The National AIDS Memorial on Tuesday honored Drs. Anthony Fauci and David Ho during its virtual World AIDS Day event.
Fauci, who is director of the National Institute of Allergies and Infectious Diseases at the National Institutes of Health, during a panel that ABC News Chief Health and Medical Correspondent Dr. Jennifer Ashton moderated talked about treating people with HIV/AIDS during the first years of the epidemic.
“You related to these people,” said Fauci. “They were young men who previously had been very healthy and they were in a mysterious disease.”
“In 1981, 2 and 3 we knew it was an infection. It had to be an infection,” he added. “We knew that it was new, but it was a very unique experience dealing with something that was killing a lot of people and you didn’t know what it was. That is a very unique experience in medicine.”
Ho, director of Columbia University’s Aaron Diamond AIDS Research Center, echoed Fauci.
“This was a mysterious illness, that was seemingly transmissible and it was killing young gay men one after another,” said Ho.
Ho, like Fauci, also said many gay men with HIV/AIDS died alone because their families had shunned them.
“They were often dying alone, shunned by family and friends because of this transmissible illness and we knew it was obviously spreading and yet there was no effective intervention that was meaningful in any way,” said Ho.
Ho and Fauci received the National AIDS Memorial’s National Recognition Leadership Award. John Cunningham, executive director of the San Francisco-based organization, during the event announced Ho and Fauci’s names have been added to the memorial’s “Circle of Friends” in the city’s Golden Gate Park.
“For nearly four decades, these two individuals have stood at the forefront,” said Cunningham.
This year’s World AIDS Day took place nearly four decades after the first cases of what became known as AIDS were reported. It also coincides with the coronavirus pandemic.
Johns Hopkins University of Medicine’s Coronavirus Resource Center notes there are 13,696,060 confirmed coronavirus cases in the U.S. The pandemic has also killed more than 270,000 Americans.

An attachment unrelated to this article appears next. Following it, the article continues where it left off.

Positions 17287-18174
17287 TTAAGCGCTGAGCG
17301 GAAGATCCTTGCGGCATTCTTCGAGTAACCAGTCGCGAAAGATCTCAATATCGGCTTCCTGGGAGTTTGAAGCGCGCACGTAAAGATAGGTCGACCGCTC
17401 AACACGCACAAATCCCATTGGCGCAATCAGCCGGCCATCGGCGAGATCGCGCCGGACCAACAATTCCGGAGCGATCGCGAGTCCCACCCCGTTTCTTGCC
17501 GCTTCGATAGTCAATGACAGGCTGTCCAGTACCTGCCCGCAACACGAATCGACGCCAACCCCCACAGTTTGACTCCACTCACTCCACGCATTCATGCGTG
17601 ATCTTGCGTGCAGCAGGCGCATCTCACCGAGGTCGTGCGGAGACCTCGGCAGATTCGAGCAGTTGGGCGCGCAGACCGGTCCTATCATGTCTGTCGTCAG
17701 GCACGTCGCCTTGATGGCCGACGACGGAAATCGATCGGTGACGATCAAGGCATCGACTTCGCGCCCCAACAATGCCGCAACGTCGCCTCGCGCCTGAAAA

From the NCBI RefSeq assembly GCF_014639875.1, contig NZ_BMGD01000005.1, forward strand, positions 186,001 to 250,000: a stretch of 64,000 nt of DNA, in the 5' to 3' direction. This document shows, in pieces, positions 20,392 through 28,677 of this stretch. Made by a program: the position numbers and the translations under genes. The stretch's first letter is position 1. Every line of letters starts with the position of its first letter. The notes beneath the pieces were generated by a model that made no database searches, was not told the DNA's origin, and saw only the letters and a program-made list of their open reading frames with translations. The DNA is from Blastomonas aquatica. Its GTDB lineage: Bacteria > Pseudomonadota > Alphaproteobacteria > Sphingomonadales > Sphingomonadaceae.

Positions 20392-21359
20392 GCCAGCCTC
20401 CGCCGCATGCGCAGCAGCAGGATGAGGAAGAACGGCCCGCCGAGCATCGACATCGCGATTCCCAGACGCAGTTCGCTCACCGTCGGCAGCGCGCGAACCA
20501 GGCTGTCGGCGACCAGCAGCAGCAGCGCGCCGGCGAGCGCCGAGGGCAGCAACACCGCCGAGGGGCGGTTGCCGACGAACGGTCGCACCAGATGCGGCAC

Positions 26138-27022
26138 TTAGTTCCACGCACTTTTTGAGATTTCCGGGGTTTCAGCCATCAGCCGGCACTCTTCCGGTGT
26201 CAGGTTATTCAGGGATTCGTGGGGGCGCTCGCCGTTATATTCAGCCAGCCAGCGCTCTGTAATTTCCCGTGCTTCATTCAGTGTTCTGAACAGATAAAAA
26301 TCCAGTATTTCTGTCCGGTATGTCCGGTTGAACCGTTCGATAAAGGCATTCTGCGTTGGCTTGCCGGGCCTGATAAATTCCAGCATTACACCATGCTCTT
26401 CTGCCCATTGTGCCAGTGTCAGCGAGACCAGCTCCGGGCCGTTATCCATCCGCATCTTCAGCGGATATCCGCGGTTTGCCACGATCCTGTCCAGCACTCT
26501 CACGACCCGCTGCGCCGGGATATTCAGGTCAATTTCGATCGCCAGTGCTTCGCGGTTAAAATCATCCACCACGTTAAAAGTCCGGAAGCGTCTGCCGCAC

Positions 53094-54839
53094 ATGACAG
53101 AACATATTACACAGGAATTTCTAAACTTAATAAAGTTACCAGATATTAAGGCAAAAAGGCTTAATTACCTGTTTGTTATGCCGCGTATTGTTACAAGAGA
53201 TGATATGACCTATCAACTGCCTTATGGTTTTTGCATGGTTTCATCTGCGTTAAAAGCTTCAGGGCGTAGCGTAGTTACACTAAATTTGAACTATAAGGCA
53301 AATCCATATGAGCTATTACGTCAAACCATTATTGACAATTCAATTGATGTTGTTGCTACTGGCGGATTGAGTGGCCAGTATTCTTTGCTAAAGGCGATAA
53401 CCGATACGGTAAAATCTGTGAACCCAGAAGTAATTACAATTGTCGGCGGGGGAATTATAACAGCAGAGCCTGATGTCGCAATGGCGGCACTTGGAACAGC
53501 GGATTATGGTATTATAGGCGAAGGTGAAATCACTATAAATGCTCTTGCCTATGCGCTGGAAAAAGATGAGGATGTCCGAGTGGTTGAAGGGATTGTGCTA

Robert Garcia, the openly gay mayor of Long Beach, Calif., is among those who participated in the virtual World AIDS Day event.
Garcia during a panel with New York City Mayor Bill de Blasio, Chicago Mayor Lori Lightfoot and Atlanta Mayor Keisha Lance Bottoms that ABC News’ “GMA3” Co-Anchor T.J. Holmes moderated noted his mother and stepfather both died from the coronavirus over the summer. Garcia also discussed both pandemics’ impact on the LGBTQ community.
“As we think about and remember everyone that has left us because of HIV and AIDS, for me as a gay man, it means an enormous amount knowing the amount of sacrifice that has happened within our own LGBTQ+ community throughout this terrible virus and the damage it’s done to our community, to friends of mine, to people and mentors that I look up to and respect,” said Garcia. “And it reminds us that we have to be strong because things can get better and that’s the case with this COVID-19 pandemic.”
Ho also drew parallels between the HIV/AIDS epidemic and the coronavirus pandemic.
“HIV/AIDS was relatively speaking slow and insidious and yet COVID-19 hit us like a tsunami,” he said.
Ho also noted “it looks like the vaccines and therapies are emerging extremely rapidly in an unprecedented fashion” for the coronavirus, whereas an HIV vaccine remains elusive. Ho and Fauci also discussed the way that behavioral changes can curb the spread of HIV and the coronavirus.
“Human behavior is quite challenging to predict and certainly to modify,” said Ho. “We have learned that in HIV for example, wearing a condom could go a long way in preventing sexual prevention of the virus. And in COVID-19 wearing a mask would similarly cut down transmission, but it’s very hard for people to apply some of these measures.”
Fauci acknowledged “one of the things that has been dominant and very, very difficult to deal with with COVID-19 is the divisiveness in our society in which messaging and conduct related to one’s own personal responsibility as well as your societal responsibility has been really completely distorted by the divisiveness as where public health measures have taken on an almost a statement as opposed whether it’s going to have an impact on the broad health of everyone.” He also pointed to continued resistance to wearing masks and other prevention measures in parts of the country where coronavirus rates continue to skyrocket.
“You still have people who refuse to wear a mask, who refuse to have physical distancing because they think all for this is a hoax or its fake news,” said Fauci.
“We didn’t have that with HIV,” he added. “There were another set of behavioral issues that got in the way, but this is an extra added something that I have never experienced with and I am really stunned by it.”
House Speaker Nancy Pelosi (D-Calif.) and Human Rights Campaign President Alphonso David also participated in the event that actress Judith Light hosted.
Black Lives Matter Co-founder Alicia Garza, Marked by COVID Co-Founder Kristin Urquiza and Cleve Jones participated in a panel that David moderated. Rev. Naomi Washington-Leaphart, director of Philadelphia’s Faith-Based and Interfaith Affairs, delivered the invocation.
“This year has been an unprecedented year for global health, unprecedented even by pandemic standards,” said Light. “We face a grim reality. Our nation continues to struggle in the fight against COVID-19 … 2020 also marks 40 years since the first cases of AIDS were reported in the United States.”
“On this World AIDS Day, our hearts and minds open we are spotlighting the interconnectedness between two pandemics that while having their differences, have haunting similarities,” she added.